Did Tesla Really Talk About the Power of 369?

You may have seen the following intriguing quote attributed to the late inventor Nikola Tesla: “If you only knew the magnificence of the 3, 6 and 9, then you would have a key to the universe.” As mentioned, it seems like a powerful statement coming from the late genius, but did he actually say any such thing? Is there anything at all to the 369 meme?  Let’s take a look.
According to Keely scholar Dale Pond, he has never been able to find a credible source for the popular quote. While Pond may have dedicated his life and website to the research of 18th century inventor John Keely’s life and work, he is also an expert on Tesla’s life and work as well. He dedicated a page on his Sympathetic Vibratory Physics website, in fact, to investigating whether or not Tesla actually said or wrote the quote famously attributed to him. After saying he himself could find no such reference in Tesla’s work, he invited other researchers to provide a credible source. To date, no one has. In fact, Tesla scholars such as Thomas J. Brown and Jason Verbelli have stated that they were unable to find any such statement in Tesla’s work. However, Pond has posted credible sources to show that John Keely (another 18th century inventor) did, in fact, mention the 3, 6, 9 principles in his work multiple times, but we’ll look into that a little more later.
First, let’s take a look at what some Tesla scholars have written on the matter. According to independent researcher Jason Verbelli, “Tesla never said anything about 3, 6, 9. It is an Internet myth. I have personally looked through Nikola Tesla’s writings, interviews, books… The quote does not exist.” Natural philosopher and Director of Borderland Sciences Research Foundation, Thomas J. Brown is another authority on the life and work of Tesla who was unable to find a credible source for the 369 quote. He said, “I read everything i could of Tesla’s in the 1970s to 1990s, lectures,. patents, articles, was even working to purchase the Tesla Book Company late 1980s, read through a lot of Ratzlaff’s research files.. never saw that quote anywhere.” The author of this article, as well, has studied a good portion of the available literature on Nikola Tesla, but has never seen anything remotely resembling the 369 quote in Tesla’s life and work.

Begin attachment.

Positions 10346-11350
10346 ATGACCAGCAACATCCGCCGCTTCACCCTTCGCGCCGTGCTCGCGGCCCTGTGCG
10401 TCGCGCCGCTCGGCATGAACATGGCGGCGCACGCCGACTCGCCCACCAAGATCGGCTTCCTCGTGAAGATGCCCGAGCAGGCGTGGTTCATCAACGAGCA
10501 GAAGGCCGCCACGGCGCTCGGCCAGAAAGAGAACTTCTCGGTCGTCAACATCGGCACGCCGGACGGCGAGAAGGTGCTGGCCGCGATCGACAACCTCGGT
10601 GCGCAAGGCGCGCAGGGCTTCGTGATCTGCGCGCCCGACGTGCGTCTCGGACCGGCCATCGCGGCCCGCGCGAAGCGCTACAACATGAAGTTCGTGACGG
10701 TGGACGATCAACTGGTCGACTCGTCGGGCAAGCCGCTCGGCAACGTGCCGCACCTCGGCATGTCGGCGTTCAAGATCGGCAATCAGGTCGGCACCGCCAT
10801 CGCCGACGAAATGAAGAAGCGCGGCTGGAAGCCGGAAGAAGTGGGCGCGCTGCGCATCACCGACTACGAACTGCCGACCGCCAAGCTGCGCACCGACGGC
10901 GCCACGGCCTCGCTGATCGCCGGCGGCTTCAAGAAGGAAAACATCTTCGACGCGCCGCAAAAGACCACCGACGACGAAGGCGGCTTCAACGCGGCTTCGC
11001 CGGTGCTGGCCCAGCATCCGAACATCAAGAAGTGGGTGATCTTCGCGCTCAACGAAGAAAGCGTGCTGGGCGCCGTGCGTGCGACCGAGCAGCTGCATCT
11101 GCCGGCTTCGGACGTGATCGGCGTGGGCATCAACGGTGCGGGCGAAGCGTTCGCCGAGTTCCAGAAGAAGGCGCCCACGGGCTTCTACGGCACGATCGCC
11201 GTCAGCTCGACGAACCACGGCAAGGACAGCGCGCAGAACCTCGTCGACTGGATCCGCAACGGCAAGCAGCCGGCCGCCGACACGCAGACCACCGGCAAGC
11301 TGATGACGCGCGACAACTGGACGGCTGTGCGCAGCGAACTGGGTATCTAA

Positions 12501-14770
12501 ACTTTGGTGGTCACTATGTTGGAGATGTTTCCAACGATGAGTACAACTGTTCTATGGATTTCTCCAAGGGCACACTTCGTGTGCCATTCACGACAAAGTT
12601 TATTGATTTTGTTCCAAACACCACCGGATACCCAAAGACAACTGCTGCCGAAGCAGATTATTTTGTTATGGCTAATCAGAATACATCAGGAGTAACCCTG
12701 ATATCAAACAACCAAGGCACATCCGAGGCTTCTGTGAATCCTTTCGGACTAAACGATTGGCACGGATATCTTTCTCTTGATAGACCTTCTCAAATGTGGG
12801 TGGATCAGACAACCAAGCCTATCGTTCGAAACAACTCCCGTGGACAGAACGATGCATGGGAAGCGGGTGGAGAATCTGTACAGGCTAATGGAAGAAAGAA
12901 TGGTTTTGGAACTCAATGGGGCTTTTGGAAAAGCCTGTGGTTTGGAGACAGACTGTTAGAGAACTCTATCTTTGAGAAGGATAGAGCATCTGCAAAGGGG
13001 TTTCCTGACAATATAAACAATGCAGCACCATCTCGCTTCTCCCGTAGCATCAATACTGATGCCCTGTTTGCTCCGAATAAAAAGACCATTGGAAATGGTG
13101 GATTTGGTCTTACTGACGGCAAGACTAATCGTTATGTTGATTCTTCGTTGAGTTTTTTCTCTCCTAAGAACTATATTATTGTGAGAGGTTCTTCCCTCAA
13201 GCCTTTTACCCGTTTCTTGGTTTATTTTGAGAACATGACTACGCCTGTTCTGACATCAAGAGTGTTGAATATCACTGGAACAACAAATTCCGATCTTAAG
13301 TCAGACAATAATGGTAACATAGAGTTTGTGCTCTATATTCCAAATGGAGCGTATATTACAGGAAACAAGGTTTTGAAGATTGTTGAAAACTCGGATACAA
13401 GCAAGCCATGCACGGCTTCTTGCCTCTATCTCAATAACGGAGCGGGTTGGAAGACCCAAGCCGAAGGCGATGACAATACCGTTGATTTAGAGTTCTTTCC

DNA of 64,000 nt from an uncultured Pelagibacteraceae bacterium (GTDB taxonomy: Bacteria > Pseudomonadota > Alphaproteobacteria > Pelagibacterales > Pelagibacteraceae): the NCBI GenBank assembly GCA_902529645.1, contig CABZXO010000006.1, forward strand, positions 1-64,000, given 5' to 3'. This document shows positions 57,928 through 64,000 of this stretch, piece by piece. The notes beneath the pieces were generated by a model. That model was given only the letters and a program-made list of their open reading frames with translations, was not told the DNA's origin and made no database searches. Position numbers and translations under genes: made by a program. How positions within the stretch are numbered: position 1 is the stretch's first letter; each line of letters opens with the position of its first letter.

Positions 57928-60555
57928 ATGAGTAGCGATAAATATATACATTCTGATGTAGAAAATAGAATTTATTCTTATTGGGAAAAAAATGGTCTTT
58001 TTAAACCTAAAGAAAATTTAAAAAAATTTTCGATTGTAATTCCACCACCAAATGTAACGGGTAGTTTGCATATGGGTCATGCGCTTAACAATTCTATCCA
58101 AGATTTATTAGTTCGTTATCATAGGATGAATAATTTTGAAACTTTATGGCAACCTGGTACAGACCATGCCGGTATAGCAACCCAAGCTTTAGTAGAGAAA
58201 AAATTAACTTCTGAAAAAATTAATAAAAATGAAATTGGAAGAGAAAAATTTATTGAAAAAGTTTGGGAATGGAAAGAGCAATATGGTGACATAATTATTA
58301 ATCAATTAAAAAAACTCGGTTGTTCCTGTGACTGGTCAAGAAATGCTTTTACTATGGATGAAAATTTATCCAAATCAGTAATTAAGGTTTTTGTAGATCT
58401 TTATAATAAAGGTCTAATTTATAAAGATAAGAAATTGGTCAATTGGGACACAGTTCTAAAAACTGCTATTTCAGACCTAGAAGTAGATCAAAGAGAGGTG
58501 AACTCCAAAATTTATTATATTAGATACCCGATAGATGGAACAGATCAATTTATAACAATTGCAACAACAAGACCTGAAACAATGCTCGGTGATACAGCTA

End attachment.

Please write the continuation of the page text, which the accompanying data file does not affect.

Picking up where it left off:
Others have conjectured about how the unsourced quote may have begun. Paul Townley, whose friend was reportedly pen pals with Tesla’s last living assistant, recalled that the former assistant to Tesla told his friend that the quote was found written on Tesla’s hotel room door after his passing. Is this true? Who knows? Maybe. But even then, the 369 idea falls flat because nowhere else can any such reference be found in Tesla’s life and work. And if such a thing were true, one would expect that such writing on the door would have been documented more extensively.
According to Dale Pond’s Tesla 369 page, the closest reference that can be found in Tesla’s work comes from his autobiography: “All my revisions, work or operations should be divisible by the number three, and in case I made a mistake, I would start from the beginning, even if it took me a few hours“ [Source: My Inventions- Nikola Tesla]. But that’s it. No mention of the mysterious 3, 6, 9 principle. Still, others might argue that this must mean that Tesla secretly focused on the 369 principle, even though he never spoke of any such principle anywhere else in his work.